- Uncharted Area
- Make your visualizations unique
Make your visualizations unique
And more than a thousand thanks
Last week, Uncharted Area reached one thousand subscribers. We want to thank you all and assure you that we’ll do our best to continue writing engaging content for you.
The road to 1000 subscribers!
Speaking of writing, we asked you last week at what frequency you would prefer to receive this newsletter, and… it’s a tie!
So, what now?
We have carefully read all your comments regarding the content of this newsletter, and we are glad you are happy with it. We understand that no one likes to receive uninteresting or spammy emails, and we want to ensure that we don't force ourselves to write every week just for the sake of sending an email.
We will not email you if we have no news or good content to share. However, we are committed to finding interesting content and working on new tools, so you can expect to receive an email from us at minimum every two weeks, on Thursday at 4 PM (CEST).
Now for the actual content! This week, we wanted to share how we make our visualizations more fun and personal by adding hand-drawn elements.
Make your visualizations unique
Jessica and I worked on a visualization for the latest London TUG a few weeks ago. The event occurred in a Sherlock-inspired bar, so we wanted our visualization to fit the theme.
Quickly, we had the idea to visualize all Sherlock canons and adaptations using a Beeswarm. We wanted the background to be yellowish to remind us of old books, and we used colors to differentiate the different types of adaptations (books, TV shows, movies, etc).
It's a good start, but we can do better!
Although this first result was visually appealing, we felt it was too flat and dull. That is where ProCreate (and Jessica’s drawing skills) can help us make everything better.
We started by creating a simple legend with our different colors using plain circles and exported it as a new layer in ProCreate.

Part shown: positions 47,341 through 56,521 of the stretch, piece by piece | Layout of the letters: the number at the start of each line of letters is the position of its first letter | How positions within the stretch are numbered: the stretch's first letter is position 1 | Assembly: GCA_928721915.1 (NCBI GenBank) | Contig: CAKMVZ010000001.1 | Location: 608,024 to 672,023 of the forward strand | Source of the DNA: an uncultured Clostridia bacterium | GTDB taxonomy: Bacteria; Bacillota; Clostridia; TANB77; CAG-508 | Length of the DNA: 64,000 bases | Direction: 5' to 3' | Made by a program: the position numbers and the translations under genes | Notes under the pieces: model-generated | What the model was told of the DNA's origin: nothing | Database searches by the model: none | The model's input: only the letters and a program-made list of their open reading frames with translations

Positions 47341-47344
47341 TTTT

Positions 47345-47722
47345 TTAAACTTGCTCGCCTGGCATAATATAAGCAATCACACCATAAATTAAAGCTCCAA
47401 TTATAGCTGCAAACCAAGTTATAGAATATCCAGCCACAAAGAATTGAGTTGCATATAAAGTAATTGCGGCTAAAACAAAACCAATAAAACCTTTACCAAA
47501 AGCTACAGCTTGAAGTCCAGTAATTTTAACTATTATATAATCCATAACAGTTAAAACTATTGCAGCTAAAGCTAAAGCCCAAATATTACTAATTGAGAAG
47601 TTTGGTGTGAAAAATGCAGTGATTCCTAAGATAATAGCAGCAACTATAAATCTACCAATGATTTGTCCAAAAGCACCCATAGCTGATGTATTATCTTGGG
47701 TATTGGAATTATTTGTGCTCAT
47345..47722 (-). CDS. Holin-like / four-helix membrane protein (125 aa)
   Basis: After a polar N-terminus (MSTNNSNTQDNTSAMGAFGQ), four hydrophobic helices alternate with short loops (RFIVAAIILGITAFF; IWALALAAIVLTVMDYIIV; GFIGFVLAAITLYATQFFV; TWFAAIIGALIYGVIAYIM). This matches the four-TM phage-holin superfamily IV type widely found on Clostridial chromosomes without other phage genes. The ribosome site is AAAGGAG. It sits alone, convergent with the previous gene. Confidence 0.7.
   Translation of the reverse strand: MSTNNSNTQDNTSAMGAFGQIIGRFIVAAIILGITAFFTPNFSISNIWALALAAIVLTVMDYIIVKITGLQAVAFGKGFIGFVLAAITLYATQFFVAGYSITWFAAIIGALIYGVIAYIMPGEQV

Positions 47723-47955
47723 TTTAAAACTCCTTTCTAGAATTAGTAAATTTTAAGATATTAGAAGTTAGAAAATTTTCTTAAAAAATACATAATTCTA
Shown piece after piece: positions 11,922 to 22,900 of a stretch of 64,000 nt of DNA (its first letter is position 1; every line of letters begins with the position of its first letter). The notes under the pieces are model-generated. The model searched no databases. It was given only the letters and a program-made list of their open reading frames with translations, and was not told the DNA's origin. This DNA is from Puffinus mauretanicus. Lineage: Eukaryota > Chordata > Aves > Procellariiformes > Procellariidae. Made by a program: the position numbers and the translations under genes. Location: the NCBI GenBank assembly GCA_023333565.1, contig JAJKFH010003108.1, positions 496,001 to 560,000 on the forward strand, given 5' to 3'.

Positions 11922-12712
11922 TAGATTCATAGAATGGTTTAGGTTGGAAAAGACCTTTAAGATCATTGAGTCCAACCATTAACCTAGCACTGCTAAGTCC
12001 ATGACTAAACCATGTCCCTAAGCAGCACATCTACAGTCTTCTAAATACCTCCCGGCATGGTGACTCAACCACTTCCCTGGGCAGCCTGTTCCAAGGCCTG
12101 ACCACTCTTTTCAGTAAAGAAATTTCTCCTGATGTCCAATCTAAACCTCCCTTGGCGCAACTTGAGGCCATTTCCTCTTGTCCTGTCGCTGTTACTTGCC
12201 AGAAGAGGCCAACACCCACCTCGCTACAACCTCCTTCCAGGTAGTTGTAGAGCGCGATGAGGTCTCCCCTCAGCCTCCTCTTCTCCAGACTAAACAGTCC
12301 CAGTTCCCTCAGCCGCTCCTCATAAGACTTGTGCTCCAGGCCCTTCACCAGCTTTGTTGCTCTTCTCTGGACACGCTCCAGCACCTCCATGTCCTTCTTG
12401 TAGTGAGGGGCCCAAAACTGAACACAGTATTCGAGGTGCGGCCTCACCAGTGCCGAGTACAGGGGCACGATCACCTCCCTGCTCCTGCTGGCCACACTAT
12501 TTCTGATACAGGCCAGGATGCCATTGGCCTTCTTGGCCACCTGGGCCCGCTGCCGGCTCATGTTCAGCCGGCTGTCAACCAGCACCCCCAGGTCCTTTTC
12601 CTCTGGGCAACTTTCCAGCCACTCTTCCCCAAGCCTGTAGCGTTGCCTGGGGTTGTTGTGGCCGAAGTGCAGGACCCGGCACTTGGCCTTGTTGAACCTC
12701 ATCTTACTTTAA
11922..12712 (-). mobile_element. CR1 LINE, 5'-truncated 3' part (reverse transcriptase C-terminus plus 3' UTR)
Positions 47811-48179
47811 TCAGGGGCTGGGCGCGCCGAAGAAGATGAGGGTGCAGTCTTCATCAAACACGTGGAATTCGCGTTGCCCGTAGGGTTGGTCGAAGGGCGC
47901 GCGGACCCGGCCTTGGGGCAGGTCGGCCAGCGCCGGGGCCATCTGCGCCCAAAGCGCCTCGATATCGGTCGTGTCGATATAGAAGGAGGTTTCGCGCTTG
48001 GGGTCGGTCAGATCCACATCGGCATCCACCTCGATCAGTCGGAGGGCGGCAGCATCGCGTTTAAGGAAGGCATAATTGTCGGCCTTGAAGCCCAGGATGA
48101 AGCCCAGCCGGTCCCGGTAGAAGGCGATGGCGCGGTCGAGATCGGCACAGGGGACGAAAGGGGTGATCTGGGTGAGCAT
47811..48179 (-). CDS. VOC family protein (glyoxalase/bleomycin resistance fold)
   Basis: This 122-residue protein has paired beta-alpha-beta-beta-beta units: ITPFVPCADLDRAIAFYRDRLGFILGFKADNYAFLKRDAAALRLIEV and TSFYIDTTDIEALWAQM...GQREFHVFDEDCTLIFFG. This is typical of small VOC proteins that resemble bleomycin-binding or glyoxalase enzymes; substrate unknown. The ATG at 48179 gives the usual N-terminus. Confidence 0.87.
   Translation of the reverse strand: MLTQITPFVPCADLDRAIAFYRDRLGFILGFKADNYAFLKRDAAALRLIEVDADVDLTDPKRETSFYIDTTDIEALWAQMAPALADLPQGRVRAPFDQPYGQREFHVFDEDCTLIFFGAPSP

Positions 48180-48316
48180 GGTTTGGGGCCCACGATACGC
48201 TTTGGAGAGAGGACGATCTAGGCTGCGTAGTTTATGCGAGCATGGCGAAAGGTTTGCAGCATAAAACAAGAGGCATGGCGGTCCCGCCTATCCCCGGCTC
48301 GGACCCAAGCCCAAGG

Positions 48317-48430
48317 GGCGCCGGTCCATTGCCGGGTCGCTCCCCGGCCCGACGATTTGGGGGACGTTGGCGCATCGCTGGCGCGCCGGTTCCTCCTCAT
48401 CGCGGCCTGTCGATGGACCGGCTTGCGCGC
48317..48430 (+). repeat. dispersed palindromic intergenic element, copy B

Then, we looked for some inspiration on the internet. We wanted something visually appealing but not too crowded or complex, as it would make the visualization too heavy for our data.
While searching for “minimalist circles,” we found this image that represented more or less the style we wanted: plain circles with an added feature that made them unique.
Jessica started to draw different shapes on top of our existing legend. This is where you can be creative and create different shapes for your circle. You don’t have to be an expert and a good drawer; the objective is to make it unique.
Ultimately, we had several designed layers that included all the circles we liked.
We exported each layer as .png and cropped them into a standardized size. Each icon was then saved in the custom Shapes folder of our Tableau Repository, and they were ready to be used:
This is the final result of our Sherlock Holmes visualization:
Timeline of Sherlock Holmes's canons and adaptations
We hope you like the result and are inspired to add a bit of your personal touch to your next viz.
We will be back next week with a surprise!
That’s it for this week!
You can reach us easily over there:
‣ Website: https://www.ladataviz.com
‣ Twitter/X : https://twitter.com/ladataviz
‣ Youtube: https://www.youtube.com/@ladataviz
‣ LinkedIn: https://www.linkedin.com/in/ladataviz/
‣ All other links: https://linktr.ee/ladataviz
If you have any suggestions, feedback is appreciated!